Directions for the Dough: In a large mixing bowl, combine 1-1/2 cups of the flour, the sugar, salt and yeast. In a saucepan, combine the milk, water and butter and heat over medium heat until warm and the butter is just melted. Add 1/2 teasp. ground cardamom. Let sit for 10 minutes so cardamom flavor can steep. With an electric mixture (hand mixer is fine) on low speed, gradually add the warm liquid to the flour/yeast mixture, beating until well blended. Increase mixer speed to medium and beat 2 minutes. Add the eggs and 1 cup of flour and beat for 2 more minutes. Using a wooden spoon, stir in most of the rest of the flour so that it makes a dough that holds together. Turn dough out onto a floured board or silpat and knead for 10 minutes, using what is left of the flour (about 1/4 cup) for the work surface. Add extra flour as needed. Place the kneaded dough into a lightly greased bowl, turning to coat all sides. Cover the bowl with plastic wrap and a kitchen towel and let sit until double in bulk, 60 plus minutes. Prepare the filling in a small bowl: Combine the sugar and cinnamon and set aside in a small bowl; chop up chocolate and chop up toasted pecans. Set aside.
Once the dough has doubled, make the meringue. In a clean metal mixing bowl beat the egg whites with the salt, first on low speed for 30 seconds, then increase to high and continue beating until foamy and opaque. Add the vanilla then start adding the sugar, one Tbs. at a time while beating, until meringue is very stiff and glossy and forms stiff peaks.
Assemble the Cakes :Line two cookie sheets with parchment paper. Very important - grease and flour the paper. Punch down the dough and divide in half. On a lightly floured surface, working with one piece at a time (keep the other half wrapped in plastic), roll out the dough into a 20x10 inch rectangle. Spread half of the meringue evenly over the rectangle up to about one, even 1-1/2 inches from the sides. Sprinkle half of the cinnamon sugar, then the chopped nuts, then the chocolate pieces onto the meringue covered rectangle. Roll up the dough jellyroll style, from the long side. Pinch the seam closed to seal. Very carefully transfer the filled log to one of the lined, greased cookie sheets, seam side down. Bring the ends of the log around and seal the ends together, forming a ring, tucking one end into the other and pinching to seal. Using kitchen scissors make cuts along the outside edge at 1-inch intervals. Make them as shallow or deep as desired but don't be afraid to cut deep into the ring. Repeat with the remaining dough, meringue and fillings. Cover the 2 coffee cakes with plastic wrap and allow them to rise again for about 60 minutes.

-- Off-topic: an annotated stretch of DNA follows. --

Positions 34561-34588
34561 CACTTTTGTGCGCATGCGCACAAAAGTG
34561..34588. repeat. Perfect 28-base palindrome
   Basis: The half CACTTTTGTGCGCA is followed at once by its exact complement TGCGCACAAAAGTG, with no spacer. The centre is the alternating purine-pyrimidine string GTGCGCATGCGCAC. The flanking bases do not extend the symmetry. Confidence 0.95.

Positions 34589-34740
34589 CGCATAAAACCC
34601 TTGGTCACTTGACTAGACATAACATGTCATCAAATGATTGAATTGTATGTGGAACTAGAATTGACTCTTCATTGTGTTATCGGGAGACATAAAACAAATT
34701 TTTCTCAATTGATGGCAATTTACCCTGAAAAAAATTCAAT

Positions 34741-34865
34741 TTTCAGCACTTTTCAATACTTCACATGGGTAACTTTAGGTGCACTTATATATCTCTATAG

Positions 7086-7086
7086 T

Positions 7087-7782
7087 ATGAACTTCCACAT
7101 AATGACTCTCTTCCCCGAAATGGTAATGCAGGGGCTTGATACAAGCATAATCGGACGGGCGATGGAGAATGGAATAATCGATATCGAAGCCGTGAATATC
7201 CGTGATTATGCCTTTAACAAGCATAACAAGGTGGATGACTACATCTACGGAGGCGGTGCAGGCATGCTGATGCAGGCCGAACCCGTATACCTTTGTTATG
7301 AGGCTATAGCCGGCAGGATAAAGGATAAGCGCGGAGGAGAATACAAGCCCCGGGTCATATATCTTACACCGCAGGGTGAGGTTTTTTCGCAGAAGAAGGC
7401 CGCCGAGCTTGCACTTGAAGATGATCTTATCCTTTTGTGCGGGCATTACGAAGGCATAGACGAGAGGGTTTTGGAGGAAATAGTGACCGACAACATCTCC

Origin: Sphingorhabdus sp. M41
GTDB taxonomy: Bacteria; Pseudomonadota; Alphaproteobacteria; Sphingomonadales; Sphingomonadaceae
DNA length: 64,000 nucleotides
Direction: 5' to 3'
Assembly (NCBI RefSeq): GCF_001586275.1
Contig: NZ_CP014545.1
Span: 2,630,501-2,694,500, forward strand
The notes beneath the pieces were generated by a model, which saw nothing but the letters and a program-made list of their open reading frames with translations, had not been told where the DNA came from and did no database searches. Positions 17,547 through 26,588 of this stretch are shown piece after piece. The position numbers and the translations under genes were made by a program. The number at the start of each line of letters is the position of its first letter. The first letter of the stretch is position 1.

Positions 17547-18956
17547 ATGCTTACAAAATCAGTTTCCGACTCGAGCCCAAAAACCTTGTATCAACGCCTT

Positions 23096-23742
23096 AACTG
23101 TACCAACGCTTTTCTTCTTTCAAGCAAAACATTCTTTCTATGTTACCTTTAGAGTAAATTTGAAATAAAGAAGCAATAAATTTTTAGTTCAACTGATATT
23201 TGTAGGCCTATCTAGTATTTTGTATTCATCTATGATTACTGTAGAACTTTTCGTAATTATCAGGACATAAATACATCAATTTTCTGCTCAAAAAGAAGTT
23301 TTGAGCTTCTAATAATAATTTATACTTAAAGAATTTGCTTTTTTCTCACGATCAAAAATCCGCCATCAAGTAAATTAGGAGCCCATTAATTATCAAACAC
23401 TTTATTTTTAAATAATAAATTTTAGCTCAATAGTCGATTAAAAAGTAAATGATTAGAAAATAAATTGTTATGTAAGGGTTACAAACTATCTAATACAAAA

Preheat oven to 350 degrees F. Brush the tops of the coffee cakes with the egg wash. Bake in the preheated oven for 25 to 30 minutes until risen and golden brown. The dough should sound hollow when tapped. Remove from the oven and slide the parchment paper/cake off the hot cookie sheets onto the table. Very carefully loosen the coffee cakes from the paper with a spatula and carefully slide the cakes off onto cooling racks. The cakes tend to stick to the paper - it took me two cake lifters and a knife to get them off. (If it doesn't come off easily, can always turn the cake upside down when its cool and firm and just peel the sticky paper off.)
Absolutely the best, most delicious chocolate chip cookies I have ever tasted! The recipe is from the Land o' Lakes website - I think I will use this recipe forever!
I used both white chocolate chip and semi-sweet chocolate chips from Ghirardelli, plus about 1/2 cup of chopped pecans. The recipe suggested 8-10 mins. for the baking time but as I like cookies a little bit munchy, I baked them for somewhere between 10-12 minutes.
I halved the recipe and it made over 30 cookies.
Ingredients 1 1/2 cups Land O Lakes® Butter, softened 1 1/4 cups sugar (used about 1/4 cup less) 1 1/4 cups firmly packed brown sugar (used about 1/4 cup less) 2 Land O Lakes® All-Natural Eggs1 tablespoon vanilla 4 1/4 cups all-purpose flour 1 teaspoon baking powder 1 teaspoon baking soda 1 (12-ounce) package (2 cups) real semi-sweet chocolate chips
About 3/4 cup of lightly crushed nuts (used pecans) Directions
Heat oven to 375°F. Combine butter, sugar, brown sugar, eggs and vanilla in large bowl. Beat at medium speed until creamy. Reduce speed to low; add flour, baking powder and baking soda. Beat until well mixed. Stir in chocolate chips.Drop dough by rounded tablespoonfuls, 2 inches apart, onto ungreased cookie sheets. Place cookie rounds in the fridge for about 1/2 hour before baking - this prevents too much spreading.